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What’s causing Australia’s devastating fire weather ?, Ars Technica

What’s causing Australia’s devastating fire weather ?, Ars Technica

      Oz is burning –


From climate trends to Indian Ocean temperature patterns.




An absolutely astonishing set of bushfires is burning around Australia Currently, producing surreal images like those of evacuees fleeing to

beaches- orboats—For safety. The situation has been particularly dangerous in Victoria and New South Wales, where fires have surrounded Sydney, choking the air with smoke. So much smoke, in fact, that evenNew Zealand has beensignificantlyimpactedby it over 2, 0 kilometers away.

So far, almost million acres of land have burned. For comparison, California’s nightmare (fire season burned around 2 million acres.)

Unfortunately, the weather has yet to turn helpful, although there are some encouraging signs for the near future. Saturday, specifically, saw worsening conditions, and Victoriaactivated emergency powersfor the first time amidst ongoing evacuations.

************ (Enlarge

**************************** So what has been driving these fires to such extremes? Obviously, it’s the trio of hot, dry, and windy, but these conditions are occurring due to a combination of long-term trends and short-term weather patterns.

First the long-term context. Last year was both thehottest and scored on recordfor Australia, extending a drought. Like the rest of the world, Australia’s temperatures are climbing to ever-higher records as the climate warms, which boosts evaporation and strengthens droughts in situations like this. Rainfall trends are less clear, but declines have beenpartly attributed

On December (********************************************************************************************, Australia saw the nation’s****************** hottest day on record

**************** (average) of nearly (° C) over (° F). That eclipsed the previous record, set just one day earlier.

Besides the long-term warming trend, a couple of factors have been responsible. Although Australia’s climate is closely linked to the El Niño Southern Oscillation in the Pacific Ocean, that particular seesaw has been in a neutral state. There is another, similar oscillation in the Indian Ocean, however, called theIndian Ocean Dipole, which has been in a strongly positive phase recently. That means that waters in the western Indian Ocean have been warmer than average, with cooler temperatures to the east. This has the effect of pushing rainy weather away from Australia.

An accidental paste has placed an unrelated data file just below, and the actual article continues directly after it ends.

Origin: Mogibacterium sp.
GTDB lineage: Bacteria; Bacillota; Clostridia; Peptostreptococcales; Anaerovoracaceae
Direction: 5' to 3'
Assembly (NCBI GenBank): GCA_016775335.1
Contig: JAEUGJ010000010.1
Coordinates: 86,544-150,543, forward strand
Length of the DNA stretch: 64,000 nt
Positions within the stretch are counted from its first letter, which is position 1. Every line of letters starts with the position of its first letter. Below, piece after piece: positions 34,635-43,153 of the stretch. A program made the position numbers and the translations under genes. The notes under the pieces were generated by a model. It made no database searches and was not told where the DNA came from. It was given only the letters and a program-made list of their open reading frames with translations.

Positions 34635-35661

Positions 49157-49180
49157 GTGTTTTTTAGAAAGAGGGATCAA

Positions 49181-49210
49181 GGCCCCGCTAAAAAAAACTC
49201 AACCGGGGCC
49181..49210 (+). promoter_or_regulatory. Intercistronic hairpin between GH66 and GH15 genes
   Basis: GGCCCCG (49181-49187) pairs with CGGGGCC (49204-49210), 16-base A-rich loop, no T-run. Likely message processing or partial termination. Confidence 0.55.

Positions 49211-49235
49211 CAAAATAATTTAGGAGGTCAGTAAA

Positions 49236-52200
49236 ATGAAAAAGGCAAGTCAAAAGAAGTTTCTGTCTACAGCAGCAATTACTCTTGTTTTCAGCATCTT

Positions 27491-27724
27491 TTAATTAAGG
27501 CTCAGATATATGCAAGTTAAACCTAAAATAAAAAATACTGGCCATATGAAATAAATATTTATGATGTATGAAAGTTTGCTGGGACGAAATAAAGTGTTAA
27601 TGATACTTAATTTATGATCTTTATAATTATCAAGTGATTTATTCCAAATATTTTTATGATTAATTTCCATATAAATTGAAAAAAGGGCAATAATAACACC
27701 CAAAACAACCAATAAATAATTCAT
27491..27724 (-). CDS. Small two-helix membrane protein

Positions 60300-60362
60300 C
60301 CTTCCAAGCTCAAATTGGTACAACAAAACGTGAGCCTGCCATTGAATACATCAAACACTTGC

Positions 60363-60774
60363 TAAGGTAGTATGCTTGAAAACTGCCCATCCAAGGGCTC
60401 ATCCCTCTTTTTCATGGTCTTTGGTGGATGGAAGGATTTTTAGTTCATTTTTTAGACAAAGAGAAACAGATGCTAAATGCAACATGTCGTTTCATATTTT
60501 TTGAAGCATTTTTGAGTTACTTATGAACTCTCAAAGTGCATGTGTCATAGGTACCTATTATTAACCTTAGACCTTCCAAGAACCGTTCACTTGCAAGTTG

On Saturday, a cold front passed through southeastern Australia and reached the Sydney area in the evening. That may sound like a welcome reprieve, but it came with strong winds at the end of a very hot day — temperatures outside Sydney went as high as 9 ° C ( ° F). The winds also shifted from westerly to southerly, pushing the fires in a different direction.


The forecast ahead of Saturday’s weather.

The good news is that the Indian Ocean Dipole has relaxed into a neutral state in the past week, which is clearing the way for Australia’s monsoon season to begin in the northern partof the country. Some areas in the south are set to seeA little bit of rain soon, as well. That may help, but there’s no end to the fire conditions in the forecast yet.                                                     ****************************** (**************************************

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